The Crab as a Symbol of a Personal Journey (Spanish)

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(Spanish) There are two interesting moments with the crab. In 1994, on Cerro Azul beach, I found crabs washed up near the obelisk that commemorates Japanese immigration to Peru. Now they have changed this obelisk; there is a more contemporary monument that has taken the place of the older obelisk. But I remember having seen these dried up crabs near the obelisk. And in some way I thought to myself, seeing my mother and my family walking on the beach and having a family meal together there, that those crabs were like persons who had washed ashore, like grandparents who had been returned to shore by the waves, those boats that they took, which remain in Peru. There is an interesting phenomenon that takes place during the summer. The waves get bigger, the tide rises and covers much of the beach, the sand on the beach fills with pools of water and with small sand crabs that live for a short time, the foam comes about and washed them up, and when the summer humidity dries everything up, the crabs cannot return. This idea, therefore, fascinated me because, upon seeing the dried up crabs in the sand, I felt a little of this life that was then present in a very special way. Obviously the crabs were dead but upon seeing them whole and intact, I had the feeling that they were trying to reach the earth, and I thought about the immigration issue, which gave shape to an important work that I named “Without Place” in the National Museum in the same year, a work where the crab was the central figure. The other episode, another important moment, is in Pasamayo, on the beach in Pasamayo, which is the beach on the Ancón Sea, where my grandfather died. I have a not so happy experience with the waves, but fortunately at the end, I arose gracefully from the foam and of the growing and [increasingly] larger waves. I was surfing the waves and one finally brought me [back to the beach] [where] I lost my senses, and when I opened my eyes I found crabs all around me. I think about the obelisk at Cerro Azul, and I realize that my grandfather had gone to Ancón, and I think how near and far it is at the same time, but there is a relationship [of some kind]. And I decide, I believe that ever since that moment, I place his image and his face over a blue crab. The crab seals a very specific relationship with my grandfather.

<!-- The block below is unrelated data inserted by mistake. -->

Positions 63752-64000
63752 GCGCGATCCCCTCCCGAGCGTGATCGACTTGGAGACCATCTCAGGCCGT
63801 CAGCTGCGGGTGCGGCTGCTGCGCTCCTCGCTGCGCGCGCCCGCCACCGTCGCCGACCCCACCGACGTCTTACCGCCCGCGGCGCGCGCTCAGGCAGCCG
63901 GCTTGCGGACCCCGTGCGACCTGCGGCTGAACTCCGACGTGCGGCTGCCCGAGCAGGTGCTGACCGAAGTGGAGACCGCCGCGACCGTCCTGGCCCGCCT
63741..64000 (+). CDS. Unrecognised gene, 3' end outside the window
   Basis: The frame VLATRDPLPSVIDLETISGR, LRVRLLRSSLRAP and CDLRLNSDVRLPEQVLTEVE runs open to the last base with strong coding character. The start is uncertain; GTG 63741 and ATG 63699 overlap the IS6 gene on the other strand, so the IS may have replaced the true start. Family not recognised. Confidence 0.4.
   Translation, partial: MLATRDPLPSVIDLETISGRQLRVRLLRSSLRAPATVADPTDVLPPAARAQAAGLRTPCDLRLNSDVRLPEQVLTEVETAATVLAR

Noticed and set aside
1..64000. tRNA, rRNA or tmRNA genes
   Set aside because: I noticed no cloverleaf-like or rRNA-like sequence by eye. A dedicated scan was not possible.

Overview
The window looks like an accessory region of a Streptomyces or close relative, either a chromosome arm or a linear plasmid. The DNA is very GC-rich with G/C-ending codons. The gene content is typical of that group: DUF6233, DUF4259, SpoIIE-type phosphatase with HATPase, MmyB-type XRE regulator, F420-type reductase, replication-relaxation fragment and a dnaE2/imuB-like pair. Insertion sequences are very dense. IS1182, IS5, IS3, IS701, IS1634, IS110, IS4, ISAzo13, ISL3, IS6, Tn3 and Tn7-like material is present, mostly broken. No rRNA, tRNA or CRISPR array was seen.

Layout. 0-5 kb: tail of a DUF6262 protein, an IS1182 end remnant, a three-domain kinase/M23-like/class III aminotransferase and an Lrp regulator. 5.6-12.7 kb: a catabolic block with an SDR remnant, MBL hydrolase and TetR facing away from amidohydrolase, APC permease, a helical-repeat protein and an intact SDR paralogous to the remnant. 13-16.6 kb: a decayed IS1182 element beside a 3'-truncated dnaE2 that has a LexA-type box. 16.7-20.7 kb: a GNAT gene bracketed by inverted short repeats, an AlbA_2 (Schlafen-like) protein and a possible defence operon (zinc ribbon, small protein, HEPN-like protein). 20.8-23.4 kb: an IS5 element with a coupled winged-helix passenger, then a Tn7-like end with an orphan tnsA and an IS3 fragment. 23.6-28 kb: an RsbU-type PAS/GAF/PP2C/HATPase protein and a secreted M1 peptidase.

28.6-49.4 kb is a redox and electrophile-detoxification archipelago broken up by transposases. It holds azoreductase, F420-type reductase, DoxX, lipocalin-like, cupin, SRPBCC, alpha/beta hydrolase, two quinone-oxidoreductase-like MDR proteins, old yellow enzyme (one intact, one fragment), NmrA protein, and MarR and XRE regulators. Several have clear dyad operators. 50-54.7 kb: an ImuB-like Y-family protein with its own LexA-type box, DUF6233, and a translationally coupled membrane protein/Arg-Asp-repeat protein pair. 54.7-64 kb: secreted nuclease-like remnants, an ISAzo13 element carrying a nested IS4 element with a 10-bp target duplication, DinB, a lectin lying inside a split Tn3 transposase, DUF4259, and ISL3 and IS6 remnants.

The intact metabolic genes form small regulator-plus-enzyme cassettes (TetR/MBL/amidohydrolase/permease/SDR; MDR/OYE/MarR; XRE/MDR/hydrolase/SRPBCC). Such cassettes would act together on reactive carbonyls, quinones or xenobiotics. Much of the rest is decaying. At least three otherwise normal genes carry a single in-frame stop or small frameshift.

Date: December 7, 2007
Location: Lima, Peru
Interviewer: Harumi Nako
Contributed by: Asociación Peruano Japonesa (APJ)

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